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Daily News Blog

Archive for the 'International' Category


28
Jun

Swiss Government Challenged by United Nations for Human Rights Violations Associated with Pesticide Use and Actions of Pesticide Companies

(Beyond Pesticides, June 28, 2019) As is the case in many countries, the conversation about the use of pesticides has been especially vigorous in the past few years. Switzerland is a case in point: it is undergoing deep scrutiny of pesticide use, and the UN Special Rapporteur on Toxics, Baskut Tuncak, has now said publicly that pesticide companies’ behavior is “seriously deficient” regarding human rights (especially those of children), and that the Swiss government should act more aggressively to phase out use of these hazardous chemicals. Recently, the pesticide conversation has ratcheted up several notches, not only in the U.S., but also globally, due to greater public awareness of the health and environmental threats of pesticide use, more and more research underscoring those threats, and pointedly, the cascade of litigation against Monsanto (now owned by Bayer) for harm to individuals who have used its glyphosate-based products. Public awareness in Switzerland is also mounting in response to global developments, to recent discoveries that small streams in Swiss agricultural areas are heavily polluted with pesticides, and to broadening recognition that pesticides are linked to a plethora of harms to human health, pollinators, water, farmworkers, wildlife, ecosystems and biodiversity, and more. In 2017, a UN […]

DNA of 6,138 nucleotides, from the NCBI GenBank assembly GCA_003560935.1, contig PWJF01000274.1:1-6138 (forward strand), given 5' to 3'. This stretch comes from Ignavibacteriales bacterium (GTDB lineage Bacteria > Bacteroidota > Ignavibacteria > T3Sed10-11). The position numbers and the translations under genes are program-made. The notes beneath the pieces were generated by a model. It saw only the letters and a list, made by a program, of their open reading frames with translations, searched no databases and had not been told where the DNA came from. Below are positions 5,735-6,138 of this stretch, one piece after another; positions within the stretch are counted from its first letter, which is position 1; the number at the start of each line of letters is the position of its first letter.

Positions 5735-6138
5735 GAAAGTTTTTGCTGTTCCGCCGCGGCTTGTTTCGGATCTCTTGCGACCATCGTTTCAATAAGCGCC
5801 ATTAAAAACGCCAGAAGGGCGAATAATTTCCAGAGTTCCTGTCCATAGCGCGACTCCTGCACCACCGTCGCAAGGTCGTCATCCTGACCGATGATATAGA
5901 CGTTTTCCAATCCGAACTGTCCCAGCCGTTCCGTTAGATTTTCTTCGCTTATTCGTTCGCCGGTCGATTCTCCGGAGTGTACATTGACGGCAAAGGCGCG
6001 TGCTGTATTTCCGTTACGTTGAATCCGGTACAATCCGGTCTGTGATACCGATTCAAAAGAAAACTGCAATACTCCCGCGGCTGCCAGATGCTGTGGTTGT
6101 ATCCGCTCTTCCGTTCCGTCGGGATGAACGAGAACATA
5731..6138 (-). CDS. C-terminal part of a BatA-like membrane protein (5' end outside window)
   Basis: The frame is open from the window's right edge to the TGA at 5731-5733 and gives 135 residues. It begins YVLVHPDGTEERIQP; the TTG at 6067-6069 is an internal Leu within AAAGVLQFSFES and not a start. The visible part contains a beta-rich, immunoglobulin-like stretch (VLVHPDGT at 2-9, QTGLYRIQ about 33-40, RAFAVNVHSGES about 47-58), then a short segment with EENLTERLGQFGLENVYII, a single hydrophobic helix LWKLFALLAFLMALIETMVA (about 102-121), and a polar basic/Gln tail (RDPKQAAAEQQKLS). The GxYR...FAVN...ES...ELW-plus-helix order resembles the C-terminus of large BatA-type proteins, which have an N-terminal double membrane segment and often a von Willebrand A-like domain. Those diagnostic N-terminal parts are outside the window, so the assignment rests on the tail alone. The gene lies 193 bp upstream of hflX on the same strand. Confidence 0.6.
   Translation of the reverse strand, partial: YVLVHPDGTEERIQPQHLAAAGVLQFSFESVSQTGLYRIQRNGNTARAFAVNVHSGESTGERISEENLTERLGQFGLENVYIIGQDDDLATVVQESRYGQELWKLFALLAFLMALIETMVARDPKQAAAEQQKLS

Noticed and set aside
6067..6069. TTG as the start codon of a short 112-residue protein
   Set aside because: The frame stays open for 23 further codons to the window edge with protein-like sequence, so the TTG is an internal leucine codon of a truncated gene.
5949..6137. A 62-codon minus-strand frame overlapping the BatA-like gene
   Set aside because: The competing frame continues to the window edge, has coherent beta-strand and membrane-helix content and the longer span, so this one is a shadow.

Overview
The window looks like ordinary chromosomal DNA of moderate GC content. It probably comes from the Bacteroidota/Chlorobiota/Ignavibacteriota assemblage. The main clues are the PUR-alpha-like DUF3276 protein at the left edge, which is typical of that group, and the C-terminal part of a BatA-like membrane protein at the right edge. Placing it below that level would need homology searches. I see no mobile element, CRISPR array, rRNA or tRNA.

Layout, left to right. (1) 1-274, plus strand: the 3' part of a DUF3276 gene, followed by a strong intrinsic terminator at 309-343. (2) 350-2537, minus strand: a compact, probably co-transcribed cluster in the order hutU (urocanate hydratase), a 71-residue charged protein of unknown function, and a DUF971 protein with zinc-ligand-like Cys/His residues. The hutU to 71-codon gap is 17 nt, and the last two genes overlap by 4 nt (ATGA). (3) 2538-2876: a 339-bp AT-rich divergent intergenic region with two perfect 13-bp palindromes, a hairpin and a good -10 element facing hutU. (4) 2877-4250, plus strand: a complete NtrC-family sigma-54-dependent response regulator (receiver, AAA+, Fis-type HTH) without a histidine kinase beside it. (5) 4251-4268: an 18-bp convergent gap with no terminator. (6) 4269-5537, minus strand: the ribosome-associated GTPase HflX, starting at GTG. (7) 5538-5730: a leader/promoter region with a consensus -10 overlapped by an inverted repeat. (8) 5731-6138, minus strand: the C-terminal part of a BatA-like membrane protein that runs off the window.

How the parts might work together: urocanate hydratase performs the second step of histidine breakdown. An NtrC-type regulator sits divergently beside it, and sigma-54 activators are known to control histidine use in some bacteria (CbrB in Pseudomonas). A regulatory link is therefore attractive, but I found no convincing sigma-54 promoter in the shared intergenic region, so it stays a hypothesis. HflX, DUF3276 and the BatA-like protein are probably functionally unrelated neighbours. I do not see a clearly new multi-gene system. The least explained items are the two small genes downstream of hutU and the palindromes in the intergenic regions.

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26
Jun

Colorado Couple Sues Dominican Resort for Pesticide Poisoning

(Beyond Pesticides, June 26, 2019)  “We were drooling excessively. My eyes would not stop watering,” Kaylynn Knull said to Denver ABC7, after she and her boyfriend filed suit against a Dominican Republic resort they claimed poisoned them with toxic pesticides. This year, the same resort, the Grand Bajia Principe, has had three Americans die on its premises. This is not the first time an island resort has been implicated in improper, potentially illegal pesticide use. In 2015, a family of four was poisoned by Terminix after the highly toxic fumigant methyl bromide was applied in a nearby room seeped in while they slept. Ms. Knull told ABC7 that the couple’s symptoms began after rejecting a time share offer at the resort. “As soon as we came back to the room, we noticed it smelled like somebody had dumped paint everywhere. I was having the worst intestinal cramping I have ever experienced. It felt like a chainsaw going through my gut.” The couple booked the first flight off the island, and went to a doctor, who diagnosed them with “Likely Organophosphate poisoning.” Organophosphates are acutely toxic insecticides that bind to and block the transmission of the acetylcholinesterase, an enzyme important to […]